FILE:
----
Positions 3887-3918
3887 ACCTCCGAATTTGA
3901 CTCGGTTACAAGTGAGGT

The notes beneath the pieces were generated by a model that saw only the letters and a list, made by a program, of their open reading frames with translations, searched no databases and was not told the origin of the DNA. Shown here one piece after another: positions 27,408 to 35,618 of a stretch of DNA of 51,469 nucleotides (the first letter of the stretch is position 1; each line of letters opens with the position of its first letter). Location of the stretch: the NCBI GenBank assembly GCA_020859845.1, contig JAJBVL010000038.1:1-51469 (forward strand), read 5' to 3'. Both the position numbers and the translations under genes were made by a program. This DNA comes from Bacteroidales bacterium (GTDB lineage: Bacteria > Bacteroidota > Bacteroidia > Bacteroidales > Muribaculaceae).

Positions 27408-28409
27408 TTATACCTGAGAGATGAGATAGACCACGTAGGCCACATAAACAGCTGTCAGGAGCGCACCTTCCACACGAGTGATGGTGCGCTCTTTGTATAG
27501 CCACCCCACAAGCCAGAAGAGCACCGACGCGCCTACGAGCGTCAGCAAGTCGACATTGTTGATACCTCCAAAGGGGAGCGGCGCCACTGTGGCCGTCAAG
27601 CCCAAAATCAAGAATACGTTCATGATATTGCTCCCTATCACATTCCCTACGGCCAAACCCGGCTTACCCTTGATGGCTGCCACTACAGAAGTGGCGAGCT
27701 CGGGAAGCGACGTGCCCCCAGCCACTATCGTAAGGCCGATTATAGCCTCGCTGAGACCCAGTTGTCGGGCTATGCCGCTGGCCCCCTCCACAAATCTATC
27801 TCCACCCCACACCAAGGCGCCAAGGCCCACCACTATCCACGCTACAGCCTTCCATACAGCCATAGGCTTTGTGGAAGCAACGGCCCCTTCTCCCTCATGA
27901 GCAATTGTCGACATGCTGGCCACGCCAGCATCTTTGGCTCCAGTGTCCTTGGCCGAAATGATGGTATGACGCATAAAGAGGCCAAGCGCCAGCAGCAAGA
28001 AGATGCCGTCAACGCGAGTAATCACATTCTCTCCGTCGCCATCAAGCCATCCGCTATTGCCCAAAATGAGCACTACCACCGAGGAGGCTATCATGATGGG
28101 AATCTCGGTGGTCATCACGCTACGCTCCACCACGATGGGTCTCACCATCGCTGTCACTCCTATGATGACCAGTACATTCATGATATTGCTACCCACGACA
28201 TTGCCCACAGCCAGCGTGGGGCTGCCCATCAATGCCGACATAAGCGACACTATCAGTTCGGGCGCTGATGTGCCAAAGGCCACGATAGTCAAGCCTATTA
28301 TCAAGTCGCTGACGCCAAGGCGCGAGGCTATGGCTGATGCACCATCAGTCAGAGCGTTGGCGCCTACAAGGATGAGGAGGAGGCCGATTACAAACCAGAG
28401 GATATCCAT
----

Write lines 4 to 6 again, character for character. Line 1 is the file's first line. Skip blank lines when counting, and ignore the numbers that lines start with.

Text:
The notes beneath the pieces were generated by a model that saw only the letters and a list, made by a program, of their open reading frames with translations, searched no databases and was not told the origin of the DNA. Shown here one piece after another: positions 27,408 to 35,618 of a stretch of DNA of 51,469 nucleotides (the first letter of the stretch is position 1; each line of letters opens with the position of its first letter). Location of the stretch: the NCBI GenBank assembly GCA_020859845.1, contig JAJBVL010000038.1:1-51469 (forward strand), read 5' to 3'. Both the position numbers and the translations under genes were made by a program. This DNA comes from Bacteroidales bacterium (GTDB lineage: Bacteria > Bacteroidota > Bacteroidia > Bacteroidales > Muribaculaceae).

Positions 27408-28409
27408 TTATACCTGAGAGATGAGATAGACCACGTAGGCCACATAAACAGCTGTCAGGAGCGCACCTTCCACACGAGTGATGGTGCGCTCTTTGTATAG